Iraqi Shia leader Moqtada al-Sadr on Friday called for a scheduled withdrawal of US troops from Iraq through peaceful means.
Al-Sadr made the call in a letter sent to a massive rally of Iraqis in al-Jaderiyah district, central Baghdad. "We will try to pursue all peaceful political, economic, social, cultural and popular means," the leader said.
Tens of thousands of Iraqis, mainly al-Sadr's followers, gathered to reject the presence of US troops in Iraq, in response to an earlier call by al-Sadr.
If the primary goal, which is to schedule the withdrawal of the US forces, is fulfilled, the peaceful means will continue until full withdrawal is realized, al-Sadr said in the letter.
He said full withdrawal can only be achieved by closing all American military bases on Iraqi soil, closing the headquarters of American security companies and ending their work in Iraq, and closing the Iraqi airspace to the military and intelligence flights of the U.S. forces.
He also called on cancelling all security agreements with the United States due to the absence of an international balance in them since concluded, and they were approved during the years of the U.S. occupation of Iraq after 2003.
Referring to the sporadic attacks on facilities and military bases housing U.S. troops, al-Sadr pledged a "pause of all resistance" until the withdrawal of the last U.S. soldier from Iraq.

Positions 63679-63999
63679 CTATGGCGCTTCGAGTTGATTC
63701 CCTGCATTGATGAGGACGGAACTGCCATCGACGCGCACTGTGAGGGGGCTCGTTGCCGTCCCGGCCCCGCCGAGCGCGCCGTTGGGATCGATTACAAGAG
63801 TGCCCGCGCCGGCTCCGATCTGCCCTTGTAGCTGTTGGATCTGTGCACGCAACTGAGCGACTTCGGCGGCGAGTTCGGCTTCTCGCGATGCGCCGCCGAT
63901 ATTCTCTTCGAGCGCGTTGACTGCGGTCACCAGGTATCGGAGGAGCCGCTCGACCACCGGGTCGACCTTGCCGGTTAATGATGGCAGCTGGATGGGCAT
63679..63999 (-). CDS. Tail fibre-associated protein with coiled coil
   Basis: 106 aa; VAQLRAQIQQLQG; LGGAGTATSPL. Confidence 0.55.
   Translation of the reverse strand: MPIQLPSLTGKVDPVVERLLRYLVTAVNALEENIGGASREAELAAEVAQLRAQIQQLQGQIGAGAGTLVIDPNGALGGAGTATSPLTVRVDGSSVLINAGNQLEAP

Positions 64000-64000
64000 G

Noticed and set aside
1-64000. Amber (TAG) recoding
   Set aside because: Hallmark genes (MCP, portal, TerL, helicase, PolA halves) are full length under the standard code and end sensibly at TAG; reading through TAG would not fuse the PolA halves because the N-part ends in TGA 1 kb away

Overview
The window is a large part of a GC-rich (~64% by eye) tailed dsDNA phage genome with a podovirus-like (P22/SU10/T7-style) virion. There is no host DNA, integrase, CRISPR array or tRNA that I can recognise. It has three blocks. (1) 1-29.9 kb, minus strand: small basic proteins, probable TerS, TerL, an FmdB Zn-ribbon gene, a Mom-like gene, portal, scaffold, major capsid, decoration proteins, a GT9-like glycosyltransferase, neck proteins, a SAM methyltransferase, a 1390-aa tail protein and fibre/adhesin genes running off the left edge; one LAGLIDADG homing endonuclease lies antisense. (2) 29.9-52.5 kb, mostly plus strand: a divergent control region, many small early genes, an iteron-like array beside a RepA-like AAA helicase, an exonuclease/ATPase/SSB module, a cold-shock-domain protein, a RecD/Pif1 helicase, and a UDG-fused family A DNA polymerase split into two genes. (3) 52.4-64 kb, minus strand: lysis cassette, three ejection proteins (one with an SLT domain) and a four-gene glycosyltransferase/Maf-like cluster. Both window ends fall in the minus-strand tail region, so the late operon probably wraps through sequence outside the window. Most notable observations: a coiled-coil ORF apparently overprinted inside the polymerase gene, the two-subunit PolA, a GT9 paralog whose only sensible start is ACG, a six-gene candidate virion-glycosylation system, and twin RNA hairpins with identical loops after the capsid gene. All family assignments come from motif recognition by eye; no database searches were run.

"We will try to do our utmost not to throw Iraq into another war with the unjust occupier who perched on the chest of Iraq," al-Sadr said.
The Iraqi parliament passed a resolution requiring the government to end the presence of foreign forces in Iraq on Jan. 5, two days after a U.S. drone strike on a convoy at Baghdad airport which killed Qassem Soleimani, commander of the Quds Force of Iran's Islamic Revolution Guards Corps, and Abu Mahdi al-Muhandis, deputy chief of Iraq's paramilitary Hashd Shaabi forces.
Over 5,000 U.S. troops have been deployed in Iraq to support the Iraqi forces in the battles against Islamic State militants, mainly providing training and advising to the Iraqi forces.
Russian President Vladimir Putin landed in Israel on Thursday for a one-day visit during which he will take part in the 75th anniversary of the liberation of the Auschwitz death camp.
Putin was welcomed in the Ben Gurion Airport outside Tel Aviv in an official ceremony by Israeli Foreign Minister Israel Katz and other officials.
The president is expected to hold meetings with Israeli Prime Minister Benjamin Netanyahu and President Reuven Rivlin.
He also plans to meet Yaffa Issachar, mother of Naama Issachar, a 27-year-old Israeli woman jailed in Moscow over drug charges.
The meeting comes amidst reports on Russian authorities preparing for her early release after the case sparked a wide protest in Israel.
Issachar, a backpacker who was on her way home after a trip in India, was arrested during transit through a Moscow airport. Russian authorities said 9.6 grams of marijuana were found in her backpack, which she says was not belong to her.
In October, she was sentenced for 7.5 years in prison over "drug trafficking."
Putin is also scheduled to attend a dedication ceremony of a monument honoring the veterans and victims of the siege of Leningrad in Gan Sacher in Jerusalem together with Rivlin and Netanyahu.